Electric vans will now be delivering to Houston. Photo courtesy of Amazon

Amazon CEO/occasional space traveler Jeff Bezos is doing his best to supplant a certain jolly fellow from the North Pole as tops for holiday gift delivery.

His latest move: Amazon is rolling out more than 1,000 electric delivery vehicles, designed by electric vehicle manufacturer Rivian, ready to make deliveries in more than 100 cities across the U.S. On the Texas good list: Houston, Austin, and Dallas. Bezos' juggernaut began deliveries in Dallas in July, along with Baltimore, Chicago, Kansas City, Nashville, Phoenix, San Diego, Seattle, and St. Louis.

These zero-emissions vans have delivered more than 5 million packages to customers in the U.S., according to Amazon. The latest boost in vehicles now includes Houston and Austin; Boston; Denver; Indianapolis; Las Vegas; Madison, Wisconsin; Newark, New Jersey; New York, Oakland, California; Pittsburgh, Portland, Oregon; Provo, Utah; and Salt Lake City.

Plans for the Amazon and Rivian partnership call for thousands of vehicles on the road by the end of the year and 100,000 vehicles by 2030.

“We’re always excited for the holiday season, but making deliveries to customers across the country with our new zero-emission vehicles for the first time makes this year unique,” said Udit Madan, vice president of Amazon Transportation, in a statement. “We’ve already delivered over 5 million packages with our vehicles produced by Rivian, and this is still just the beginning—that figure will grow exponentially as we continue to make progress toward our 100,000-vehicle goal.”

This all comes as part of Amazon's commitment to reaching net-zero carbon by 2040, as a part of its The Climate Pledge; Amazon promises to eliminate millions of metric tons of carbon per year with it s commitment to 100,000 electric delivery vehicles by 2030, press materials note.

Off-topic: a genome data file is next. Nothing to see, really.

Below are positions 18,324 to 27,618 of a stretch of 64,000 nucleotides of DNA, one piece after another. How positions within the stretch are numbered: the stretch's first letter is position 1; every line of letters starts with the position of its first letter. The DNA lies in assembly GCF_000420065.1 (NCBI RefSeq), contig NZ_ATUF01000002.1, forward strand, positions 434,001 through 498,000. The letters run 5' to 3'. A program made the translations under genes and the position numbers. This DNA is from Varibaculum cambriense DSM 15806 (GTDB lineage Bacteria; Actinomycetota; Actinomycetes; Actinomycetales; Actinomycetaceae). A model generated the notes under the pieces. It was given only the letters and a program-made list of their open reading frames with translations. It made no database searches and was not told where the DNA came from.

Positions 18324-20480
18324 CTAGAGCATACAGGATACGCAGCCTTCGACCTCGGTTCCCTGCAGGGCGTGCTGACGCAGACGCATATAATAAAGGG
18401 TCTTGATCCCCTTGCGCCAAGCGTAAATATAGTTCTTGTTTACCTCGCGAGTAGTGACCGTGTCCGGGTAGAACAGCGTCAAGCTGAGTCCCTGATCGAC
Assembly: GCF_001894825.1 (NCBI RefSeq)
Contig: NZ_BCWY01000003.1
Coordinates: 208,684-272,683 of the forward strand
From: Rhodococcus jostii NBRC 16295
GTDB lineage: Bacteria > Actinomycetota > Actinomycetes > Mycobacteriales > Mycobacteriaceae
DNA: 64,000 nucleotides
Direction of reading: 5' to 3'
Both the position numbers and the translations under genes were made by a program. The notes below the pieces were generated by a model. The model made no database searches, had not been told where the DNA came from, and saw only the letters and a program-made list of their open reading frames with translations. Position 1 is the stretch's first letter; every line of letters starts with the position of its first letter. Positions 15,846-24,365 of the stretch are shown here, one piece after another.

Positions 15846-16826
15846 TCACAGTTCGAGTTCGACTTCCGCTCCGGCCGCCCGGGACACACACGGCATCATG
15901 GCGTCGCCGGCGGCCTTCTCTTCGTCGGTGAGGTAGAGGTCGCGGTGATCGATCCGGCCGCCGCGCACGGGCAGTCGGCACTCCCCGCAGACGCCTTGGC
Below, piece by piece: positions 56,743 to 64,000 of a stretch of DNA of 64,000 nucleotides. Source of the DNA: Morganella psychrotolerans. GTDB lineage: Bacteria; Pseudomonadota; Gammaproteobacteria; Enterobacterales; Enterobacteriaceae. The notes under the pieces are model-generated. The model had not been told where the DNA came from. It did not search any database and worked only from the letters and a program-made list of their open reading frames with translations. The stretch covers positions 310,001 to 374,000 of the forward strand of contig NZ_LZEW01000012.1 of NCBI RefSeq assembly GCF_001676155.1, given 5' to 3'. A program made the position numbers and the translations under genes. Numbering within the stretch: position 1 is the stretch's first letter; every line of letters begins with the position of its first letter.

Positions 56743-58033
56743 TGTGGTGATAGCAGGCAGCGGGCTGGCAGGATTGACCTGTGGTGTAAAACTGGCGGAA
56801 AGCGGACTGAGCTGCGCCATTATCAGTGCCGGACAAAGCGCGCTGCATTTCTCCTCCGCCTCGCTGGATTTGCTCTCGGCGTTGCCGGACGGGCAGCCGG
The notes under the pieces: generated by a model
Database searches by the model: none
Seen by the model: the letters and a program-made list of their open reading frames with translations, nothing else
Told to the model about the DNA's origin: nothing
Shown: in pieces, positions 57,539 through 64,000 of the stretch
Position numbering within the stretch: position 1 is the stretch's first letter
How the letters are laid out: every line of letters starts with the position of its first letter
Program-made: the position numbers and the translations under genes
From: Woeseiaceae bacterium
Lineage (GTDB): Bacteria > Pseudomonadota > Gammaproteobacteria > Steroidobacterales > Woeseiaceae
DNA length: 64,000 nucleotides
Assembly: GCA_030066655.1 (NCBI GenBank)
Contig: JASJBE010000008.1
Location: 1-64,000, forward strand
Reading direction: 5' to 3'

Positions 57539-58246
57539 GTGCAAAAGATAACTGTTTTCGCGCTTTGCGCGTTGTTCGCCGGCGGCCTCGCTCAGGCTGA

Additionally, Amazon announced plans to invest more than $1 billion over the next five years to further electrify and decarbonize its transportation network across Europe. This investment is meant to spark innovation and encourage more public charging infrastructure across the continent.

“Fleet electrification is essential to reaching the world’s zero-emissions goal,” said Jiten Behl, chief growth officer at Rivian, in a statement. “So, to see our ramp up in production supporting Amazon’s rollout in cities across the country is amazing. Not just for the environment, but also for our teams working hard to get tens of thousands of electric delivery vehicles on the road. They continue to be motivated by our combined mission and the great feedback about the vehicle’s performance and quality.”

A little about the vans: Drivers’ favorite features include a spacious cabin and cargo area, superior visibility with a large windshield and 360-degree cameras, and ventilated seats for fast heating and cooling — a must for Bayou City summers ... or winters, for that matter.

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This article originally ran on CultureMap.